Photography for me started long before I ever realized. As a child around 11 or 12 years old I enjoyed accompanying my dad in, around and above Washington DC as he would be on photo assignments for The Washington Star covering commercial real estate, speed boat races on the Potomac or Redskin and Senator games. Later on he received his pilots licence and had special clearance to fly over DC. I would contribute by carrying equipment, working in his dark room, loading film or helping with damage control, I mean I never realized you could carry that many cameras around your neck at one time.  He would always be explaining the method to his madness in that he was a little unorthidox and was not quite sure I understood but I learned and they eventually seemed logical. I look back on all the fantastic opportunities I had shooting with him in places like on top of the control tower at National Airport or on the roof of the Jefferson Memorial and I think to myself who could do that now. We had created wonderful memories throughout those summers and weekends and I never knew how much information I had retained until some 45 years later my father passed away and while going through his items I was interested in his old cameras, Hasalblads, Rollieflex and the like which over his 65 plus years as a photographer had grown to quite a collection. One item in particular which caught my eye was a brand new Nikon D80, still in the box which at the time was a pretty hot camera. My oldest son Christopher now has a great deal of his collection and both he and my youngest son Matthew are quite good photographers in there own right. It took about a year to really study this camera before I felt comfortable and now I have a hard time putting them down. I often think about my dad and the wonderful things he taught me and how he never pushed it. I believe he always thought I would pursue this and I hope he's smiling.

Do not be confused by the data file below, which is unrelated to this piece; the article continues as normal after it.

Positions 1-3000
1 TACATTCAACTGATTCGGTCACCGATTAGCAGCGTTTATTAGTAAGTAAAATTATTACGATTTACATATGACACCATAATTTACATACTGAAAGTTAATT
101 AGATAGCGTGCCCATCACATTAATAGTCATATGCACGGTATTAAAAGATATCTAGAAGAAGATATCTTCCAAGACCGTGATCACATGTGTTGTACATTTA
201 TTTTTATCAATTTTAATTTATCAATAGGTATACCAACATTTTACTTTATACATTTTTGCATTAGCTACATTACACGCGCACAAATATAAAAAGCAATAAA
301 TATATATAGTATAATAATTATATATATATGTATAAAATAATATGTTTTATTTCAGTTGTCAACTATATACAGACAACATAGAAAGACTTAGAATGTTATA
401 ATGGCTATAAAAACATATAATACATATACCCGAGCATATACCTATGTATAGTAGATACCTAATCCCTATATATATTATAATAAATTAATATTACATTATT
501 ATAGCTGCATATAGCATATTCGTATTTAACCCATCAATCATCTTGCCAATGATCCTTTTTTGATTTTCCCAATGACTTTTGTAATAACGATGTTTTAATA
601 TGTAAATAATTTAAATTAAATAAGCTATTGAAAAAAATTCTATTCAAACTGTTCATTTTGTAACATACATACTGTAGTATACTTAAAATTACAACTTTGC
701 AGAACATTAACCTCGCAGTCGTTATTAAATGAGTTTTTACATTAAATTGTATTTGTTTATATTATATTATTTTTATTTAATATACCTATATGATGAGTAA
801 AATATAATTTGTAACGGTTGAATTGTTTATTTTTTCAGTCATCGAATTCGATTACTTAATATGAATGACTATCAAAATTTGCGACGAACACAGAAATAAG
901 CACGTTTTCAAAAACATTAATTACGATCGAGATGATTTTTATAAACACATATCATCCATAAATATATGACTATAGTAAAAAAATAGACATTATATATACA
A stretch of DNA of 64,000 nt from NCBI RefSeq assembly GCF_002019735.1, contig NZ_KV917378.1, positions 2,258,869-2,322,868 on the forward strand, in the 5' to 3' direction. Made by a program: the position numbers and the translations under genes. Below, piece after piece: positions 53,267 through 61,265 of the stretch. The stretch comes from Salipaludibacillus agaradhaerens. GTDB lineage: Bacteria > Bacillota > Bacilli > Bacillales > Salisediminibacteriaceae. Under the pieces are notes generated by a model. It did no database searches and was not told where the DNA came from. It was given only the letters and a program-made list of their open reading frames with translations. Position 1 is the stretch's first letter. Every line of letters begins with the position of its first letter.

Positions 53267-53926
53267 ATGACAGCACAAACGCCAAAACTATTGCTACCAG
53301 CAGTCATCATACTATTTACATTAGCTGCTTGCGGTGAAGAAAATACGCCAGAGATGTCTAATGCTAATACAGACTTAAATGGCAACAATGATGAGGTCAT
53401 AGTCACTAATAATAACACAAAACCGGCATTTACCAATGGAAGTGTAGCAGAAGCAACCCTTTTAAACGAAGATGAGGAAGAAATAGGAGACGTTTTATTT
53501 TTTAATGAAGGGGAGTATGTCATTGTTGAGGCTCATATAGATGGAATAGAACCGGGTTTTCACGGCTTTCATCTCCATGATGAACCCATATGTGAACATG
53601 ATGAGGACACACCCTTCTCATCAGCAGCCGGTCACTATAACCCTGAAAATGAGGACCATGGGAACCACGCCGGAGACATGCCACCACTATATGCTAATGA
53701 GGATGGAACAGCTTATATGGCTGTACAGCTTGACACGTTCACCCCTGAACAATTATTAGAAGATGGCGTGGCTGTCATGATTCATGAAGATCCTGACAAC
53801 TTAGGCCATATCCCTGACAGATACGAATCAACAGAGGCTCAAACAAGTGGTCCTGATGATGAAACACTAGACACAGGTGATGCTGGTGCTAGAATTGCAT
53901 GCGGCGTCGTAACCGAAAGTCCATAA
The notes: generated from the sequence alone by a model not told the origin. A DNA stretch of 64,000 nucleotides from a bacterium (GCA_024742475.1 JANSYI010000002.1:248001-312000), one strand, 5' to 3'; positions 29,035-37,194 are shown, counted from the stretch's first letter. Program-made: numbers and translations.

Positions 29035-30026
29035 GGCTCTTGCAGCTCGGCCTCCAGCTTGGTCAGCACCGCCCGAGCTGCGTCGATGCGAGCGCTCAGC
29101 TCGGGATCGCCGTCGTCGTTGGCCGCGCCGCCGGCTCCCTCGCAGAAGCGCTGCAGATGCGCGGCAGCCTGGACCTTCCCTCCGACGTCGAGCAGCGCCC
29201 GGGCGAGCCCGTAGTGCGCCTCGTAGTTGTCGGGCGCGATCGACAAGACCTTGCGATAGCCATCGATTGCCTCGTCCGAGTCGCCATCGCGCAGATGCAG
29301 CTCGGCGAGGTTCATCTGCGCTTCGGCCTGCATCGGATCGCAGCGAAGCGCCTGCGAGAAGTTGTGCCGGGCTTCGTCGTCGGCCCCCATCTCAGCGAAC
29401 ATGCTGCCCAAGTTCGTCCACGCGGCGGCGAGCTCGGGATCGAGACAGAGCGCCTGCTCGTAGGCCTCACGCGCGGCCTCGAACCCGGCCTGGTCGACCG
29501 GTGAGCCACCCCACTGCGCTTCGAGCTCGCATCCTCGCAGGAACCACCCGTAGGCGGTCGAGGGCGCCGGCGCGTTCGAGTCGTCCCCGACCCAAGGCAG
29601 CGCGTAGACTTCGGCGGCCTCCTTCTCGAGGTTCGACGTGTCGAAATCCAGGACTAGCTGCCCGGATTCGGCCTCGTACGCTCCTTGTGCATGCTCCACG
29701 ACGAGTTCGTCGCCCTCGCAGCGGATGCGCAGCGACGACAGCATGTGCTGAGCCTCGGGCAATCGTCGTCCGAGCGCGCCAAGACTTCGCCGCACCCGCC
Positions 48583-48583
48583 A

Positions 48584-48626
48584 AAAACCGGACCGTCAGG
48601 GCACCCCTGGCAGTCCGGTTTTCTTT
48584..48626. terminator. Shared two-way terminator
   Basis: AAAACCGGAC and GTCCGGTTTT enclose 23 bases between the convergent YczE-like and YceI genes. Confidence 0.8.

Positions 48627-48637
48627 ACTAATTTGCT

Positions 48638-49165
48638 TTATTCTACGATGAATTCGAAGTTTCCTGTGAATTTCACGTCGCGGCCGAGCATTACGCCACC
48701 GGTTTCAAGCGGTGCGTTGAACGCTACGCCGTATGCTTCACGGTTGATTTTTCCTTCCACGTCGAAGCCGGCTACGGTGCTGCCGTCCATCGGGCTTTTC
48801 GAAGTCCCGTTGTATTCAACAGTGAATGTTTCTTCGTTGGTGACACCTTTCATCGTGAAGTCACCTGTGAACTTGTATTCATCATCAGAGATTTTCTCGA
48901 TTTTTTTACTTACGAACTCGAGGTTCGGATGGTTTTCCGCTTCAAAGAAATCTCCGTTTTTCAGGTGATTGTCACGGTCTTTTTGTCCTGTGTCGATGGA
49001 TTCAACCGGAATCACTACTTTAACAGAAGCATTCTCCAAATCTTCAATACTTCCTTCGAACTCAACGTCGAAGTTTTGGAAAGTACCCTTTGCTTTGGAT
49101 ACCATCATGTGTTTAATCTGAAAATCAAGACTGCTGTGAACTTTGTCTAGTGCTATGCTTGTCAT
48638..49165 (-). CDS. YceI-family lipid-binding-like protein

John R. Flecknoe

         In loving memory of:

         Harold J. Flecknoe 1921-2009 (The Airborne Camera)